Thursday, November 15, 2012

Taking a Break Between Drafts: Knowing When to Set Your Book Aside

Perhaps this is a strange post, considering that I blog about writing, editing, and publishing. It’s also going to be one of my shorter posts. I mean, there’s not too much to say about the art of taking a break.

I’ve met writers who’ve spent years dedicated to a single book. Your perseverance is extremely admirable. For the rest of us, working on a single project for too long brings out our violent tendencies.

So today I want to talk about when it’s a good idea to take a break from a project, how long is long enough, why in the end it’s a good decision to take a break, and why setting a project aside does not mean stop writing.

When is it a Good Idea to Take a Break?
I feel like I’m about to give some relationship advice. I’ll distill my answer down to a single word: burnout. If you are sick of your project, you’re likely not making the huge improvements you might otherwise be. That’s because writers’ fevered inspiration comes from their excitement. If you do not feel passionate about your idea anymore, then you’re not producing work you feel proud of or care about.

I’ve had to take breaks with my own work due to burnout. I put too much energy in too quickly, and it backfired. However, burnout can come about in many different ways. Maybe you have been working on your book for years and just need a break. Maybe you’ve gotten yourself stuck, and you don’t know how to pull everything together. I’m sure there are many other reasons—and I’d love to hear about them—but, for whatever reason, you are tired of your idea.

How Long Should I Set a Project Aside?
At minimum, aim for at least a week—two is better. You’ll know if you need to take a year hiatus. Otherwise, make it a week to several weeks.

I’m Afraid that if I Set a Project Aside, I’ll Never Pick it Back Up
This just isn’t true. Most of the writers I’ve worked with have spent years working on their book on-and-off. In fact, I recently began editing a draft I’d set aside for nearly a year.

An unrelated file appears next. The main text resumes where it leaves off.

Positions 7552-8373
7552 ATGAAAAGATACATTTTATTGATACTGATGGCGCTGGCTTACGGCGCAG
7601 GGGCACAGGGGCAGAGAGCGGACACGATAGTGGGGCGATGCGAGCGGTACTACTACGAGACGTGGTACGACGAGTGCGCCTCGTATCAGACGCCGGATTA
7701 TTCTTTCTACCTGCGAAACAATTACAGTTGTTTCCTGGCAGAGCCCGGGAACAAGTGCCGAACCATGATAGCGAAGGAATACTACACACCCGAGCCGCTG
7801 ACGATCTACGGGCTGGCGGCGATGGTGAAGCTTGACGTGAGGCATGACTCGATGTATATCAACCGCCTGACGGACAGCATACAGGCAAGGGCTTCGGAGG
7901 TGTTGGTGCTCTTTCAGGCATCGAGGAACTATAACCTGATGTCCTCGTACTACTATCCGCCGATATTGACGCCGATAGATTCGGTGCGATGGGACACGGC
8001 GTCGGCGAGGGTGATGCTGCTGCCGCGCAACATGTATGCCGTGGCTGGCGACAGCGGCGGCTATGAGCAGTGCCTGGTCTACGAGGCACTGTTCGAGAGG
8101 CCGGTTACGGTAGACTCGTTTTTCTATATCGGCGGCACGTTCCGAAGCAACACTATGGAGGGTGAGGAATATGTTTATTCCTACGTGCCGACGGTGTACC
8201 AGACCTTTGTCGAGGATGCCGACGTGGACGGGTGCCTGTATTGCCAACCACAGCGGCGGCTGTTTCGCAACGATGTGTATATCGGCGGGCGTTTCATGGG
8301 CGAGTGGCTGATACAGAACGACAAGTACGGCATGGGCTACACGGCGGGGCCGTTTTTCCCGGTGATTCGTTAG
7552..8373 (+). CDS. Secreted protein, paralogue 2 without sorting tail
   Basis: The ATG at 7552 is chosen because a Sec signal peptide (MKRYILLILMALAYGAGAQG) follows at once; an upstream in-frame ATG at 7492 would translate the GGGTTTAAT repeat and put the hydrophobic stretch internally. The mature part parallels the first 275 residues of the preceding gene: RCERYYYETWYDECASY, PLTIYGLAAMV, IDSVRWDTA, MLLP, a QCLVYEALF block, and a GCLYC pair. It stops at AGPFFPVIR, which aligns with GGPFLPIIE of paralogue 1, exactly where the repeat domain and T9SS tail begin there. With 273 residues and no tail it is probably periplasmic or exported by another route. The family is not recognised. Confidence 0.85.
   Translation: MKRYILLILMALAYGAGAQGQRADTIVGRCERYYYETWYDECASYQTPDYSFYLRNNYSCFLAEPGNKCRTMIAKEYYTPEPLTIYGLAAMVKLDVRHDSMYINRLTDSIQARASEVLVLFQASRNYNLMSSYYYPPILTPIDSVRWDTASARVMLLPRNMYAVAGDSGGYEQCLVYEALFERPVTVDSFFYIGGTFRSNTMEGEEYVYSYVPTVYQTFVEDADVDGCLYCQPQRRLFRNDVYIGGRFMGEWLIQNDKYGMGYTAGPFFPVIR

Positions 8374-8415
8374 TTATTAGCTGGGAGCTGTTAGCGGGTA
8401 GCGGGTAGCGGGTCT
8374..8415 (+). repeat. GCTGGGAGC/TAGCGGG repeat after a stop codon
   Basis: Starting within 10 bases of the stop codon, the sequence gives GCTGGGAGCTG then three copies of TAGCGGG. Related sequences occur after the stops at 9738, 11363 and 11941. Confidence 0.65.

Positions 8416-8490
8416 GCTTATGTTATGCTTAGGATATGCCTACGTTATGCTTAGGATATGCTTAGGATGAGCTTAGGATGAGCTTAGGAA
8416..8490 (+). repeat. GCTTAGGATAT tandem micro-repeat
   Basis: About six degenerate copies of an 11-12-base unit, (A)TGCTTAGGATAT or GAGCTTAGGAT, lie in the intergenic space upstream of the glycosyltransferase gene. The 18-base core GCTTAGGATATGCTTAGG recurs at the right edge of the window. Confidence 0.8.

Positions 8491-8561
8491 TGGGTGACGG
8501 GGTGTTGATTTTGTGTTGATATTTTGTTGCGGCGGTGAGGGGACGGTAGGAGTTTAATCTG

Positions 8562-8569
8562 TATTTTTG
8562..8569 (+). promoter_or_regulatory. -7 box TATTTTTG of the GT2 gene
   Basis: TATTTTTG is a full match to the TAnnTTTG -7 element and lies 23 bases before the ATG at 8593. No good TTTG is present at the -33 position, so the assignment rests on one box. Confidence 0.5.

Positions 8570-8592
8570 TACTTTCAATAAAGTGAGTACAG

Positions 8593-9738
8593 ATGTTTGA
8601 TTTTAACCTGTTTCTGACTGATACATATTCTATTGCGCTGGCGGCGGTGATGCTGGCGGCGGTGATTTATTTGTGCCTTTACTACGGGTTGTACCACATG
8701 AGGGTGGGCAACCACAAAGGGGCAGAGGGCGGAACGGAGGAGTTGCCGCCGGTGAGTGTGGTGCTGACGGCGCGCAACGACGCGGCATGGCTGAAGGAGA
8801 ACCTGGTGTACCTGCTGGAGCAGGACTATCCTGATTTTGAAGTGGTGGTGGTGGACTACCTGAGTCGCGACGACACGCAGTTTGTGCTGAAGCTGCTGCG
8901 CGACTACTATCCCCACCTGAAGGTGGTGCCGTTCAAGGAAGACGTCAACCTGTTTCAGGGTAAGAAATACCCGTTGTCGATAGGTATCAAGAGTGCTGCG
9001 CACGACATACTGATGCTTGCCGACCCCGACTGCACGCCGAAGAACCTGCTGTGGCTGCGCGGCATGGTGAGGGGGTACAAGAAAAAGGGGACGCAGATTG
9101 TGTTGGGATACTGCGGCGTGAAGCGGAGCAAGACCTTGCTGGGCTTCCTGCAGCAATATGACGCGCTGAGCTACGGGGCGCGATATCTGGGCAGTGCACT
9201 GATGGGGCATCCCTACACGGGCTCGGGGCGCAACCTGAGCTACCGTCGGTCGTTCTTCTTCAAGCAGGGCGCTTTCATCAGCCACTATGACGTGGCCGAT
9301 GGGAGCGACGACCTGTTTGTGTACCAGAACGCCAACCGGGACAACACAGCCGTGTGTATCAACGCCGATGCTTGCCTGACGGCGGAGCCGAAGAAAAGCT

Why Taking a Break is a Good Idea in the Long Run
There are two reasons why taking a break on your book is a good thing. One, when you eventually open your document back up, you might just find that you’re excited all over again for a story you’d thought you’d given up on. And two, taking a break from your book will allow you to see your book’s weaknesses better. Together, the two will help make your next round of edits much easier and more helpful than they might currently be.

Setting a Project Aside Does Not Mean Stop Writing
Please don’t. Writing is a habit. It shouldn’t cease because the idea is gone. Instead apply your creativity to another idea. I know you all have another one bouncing around, ready to be realized on paper. Go for it. Be inspired again.

Happy writing,

Laura Carlson, Editor
American Editing Services


  1. One of the best things about taking a break, aside from recharging creative batteries that often occurs, is the ability to go back and take a fresh look at your work. We often get too close to our work so we can't really see it objectively - things either seem much better or much worse than they actually are.

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